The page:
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How do I know what Oracle EVENTS are set in my database instance?

Author's name: Mark D Powell

Author's Email: Mark . Powell @ eds . com [remove spaces]

Date written: 20 August 2004

Oracle version(s):

How do I know what Oracle EVENTS are set in my database instance?

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To find events that are set at the SYSTEM level you can use the oradebug utility.  Following is my events_system.sql script, which runs the necessary commands.  Sample output is included in the comment area of the script.  The event at the time of the sample was for generating a trace file when ORA-04031 errors occurred.

        set echo off
        --  Use ORADEBUG to dump list of events set at system level
        --  Based on Oracle support metalink rdbms forum post 08/04/2003
        -  by Melissa Holman Subject: Setting Event Trace
        -  20030805  Mark D Powell   New, capture useful functionality
        - *** 2003-08-05 09:58:20.827
        - *** SESSION ID:(34.5167) 2003-08-05 09:58:20.781
        - Dump event group for level PROCESS
        - TC Addr  Evt#(b10)   Action   TR Addr    Arm    Life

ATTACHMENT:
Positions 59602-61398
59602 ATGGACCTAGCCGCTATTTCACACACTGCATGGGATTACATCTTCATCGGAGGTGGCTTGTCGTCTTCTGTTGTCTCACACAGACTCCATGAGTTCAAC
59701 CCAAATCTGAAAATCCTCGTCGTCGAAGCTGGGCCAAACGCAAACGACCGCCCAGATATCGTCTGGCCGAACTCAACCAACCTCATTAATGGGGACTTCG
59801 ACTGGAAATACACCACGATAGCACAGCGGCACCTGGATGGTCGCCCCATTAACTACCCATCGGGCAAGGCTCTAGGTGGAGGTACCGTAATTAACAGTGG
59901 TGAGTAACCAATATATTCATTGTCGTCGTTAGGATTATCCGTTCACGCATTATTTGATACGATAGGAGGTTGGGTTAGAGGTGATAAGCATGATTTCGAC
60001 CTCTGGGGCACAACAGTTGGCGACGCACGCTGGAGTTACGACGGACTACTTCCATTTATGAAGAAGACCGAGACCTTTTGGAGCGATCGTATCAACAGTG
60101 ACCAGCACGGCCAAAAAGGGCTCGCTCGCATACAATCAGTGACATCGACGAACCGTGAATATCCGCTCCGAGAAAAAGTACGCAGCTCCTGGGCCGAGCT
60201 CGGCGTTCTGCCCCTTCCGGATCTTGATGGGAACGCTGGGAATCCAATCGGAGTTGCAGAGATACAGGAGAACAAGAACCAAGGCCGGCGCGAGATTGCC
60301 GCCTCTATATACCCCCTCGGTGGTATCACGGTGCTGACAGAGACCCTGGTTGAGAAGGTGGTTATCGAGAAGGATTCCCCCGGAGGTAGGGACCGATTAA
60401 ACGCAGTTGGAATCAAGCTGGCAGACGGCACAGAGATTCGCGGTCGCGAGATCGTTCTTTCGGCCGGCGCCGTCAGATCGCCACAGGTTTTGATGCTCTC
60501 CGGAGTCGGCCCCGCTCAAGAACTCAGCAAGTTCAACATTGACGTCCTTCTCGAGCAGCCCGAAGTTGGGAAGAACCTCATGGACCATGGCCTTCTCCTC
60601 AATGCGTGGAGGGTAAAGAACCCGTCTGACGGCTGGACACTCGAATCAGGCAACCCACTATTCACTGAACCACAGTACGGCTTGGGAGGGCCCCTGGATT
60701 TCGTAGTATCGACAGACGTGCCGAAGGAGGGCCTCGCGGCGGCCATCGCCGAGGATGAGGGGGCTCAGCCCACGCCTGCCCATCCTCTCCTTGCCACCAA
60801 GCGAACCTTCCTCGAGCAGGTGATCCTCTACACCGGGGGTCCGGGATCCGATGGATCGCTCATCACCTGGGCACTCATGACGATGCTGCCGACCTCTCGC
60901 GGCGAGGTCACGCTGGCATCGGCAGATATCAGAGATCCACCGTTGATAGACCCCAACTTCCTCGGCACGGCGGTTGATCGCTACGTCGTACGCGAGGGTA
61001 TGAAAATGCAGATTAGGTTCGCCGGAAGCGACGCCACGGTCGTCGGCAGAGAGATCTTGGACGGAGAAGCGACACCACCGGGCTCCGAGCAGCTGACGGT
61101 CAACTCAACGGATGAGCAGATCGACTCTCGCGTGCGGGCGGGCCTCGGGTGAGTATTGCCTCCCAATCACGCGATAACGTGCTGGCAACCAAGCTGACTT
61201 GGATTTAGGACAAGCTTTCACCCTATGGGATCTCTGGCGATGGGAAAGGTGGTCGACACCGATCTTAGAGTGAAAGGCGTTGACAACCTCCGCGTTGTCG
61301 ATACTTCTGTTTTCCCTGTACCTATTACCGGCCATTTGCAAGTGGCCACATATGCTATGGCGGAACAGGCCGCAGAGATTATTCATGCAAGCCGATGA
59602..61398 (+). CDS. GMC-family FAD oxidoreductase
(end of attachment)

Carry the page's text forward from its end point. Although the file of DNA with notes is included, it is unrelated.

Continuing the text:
- 101D9020 4031       1       101d9080 0 0
        set echo on

The first command tells oradebug to use the current session as its target.  All system wide events would be inherited by the current session at process startup.  The thought might occur to you that events set by the current session at the session level would also appear in the output; my testing on shows they do not.  You can verify this by setting a session level event and then running the three lines on code.

The second command obviously produces the trace file while the third command displays the trace file name.

A word of caution, generally system wide events are set only with the advice of Oracle support to work around internal errors or for generating debugging (trace) information.  Finding information on non-trace events is difficult, but if you have any set you can scan the Oracle support site,, bug database for bug reports that refer to identified events.

No further references. 

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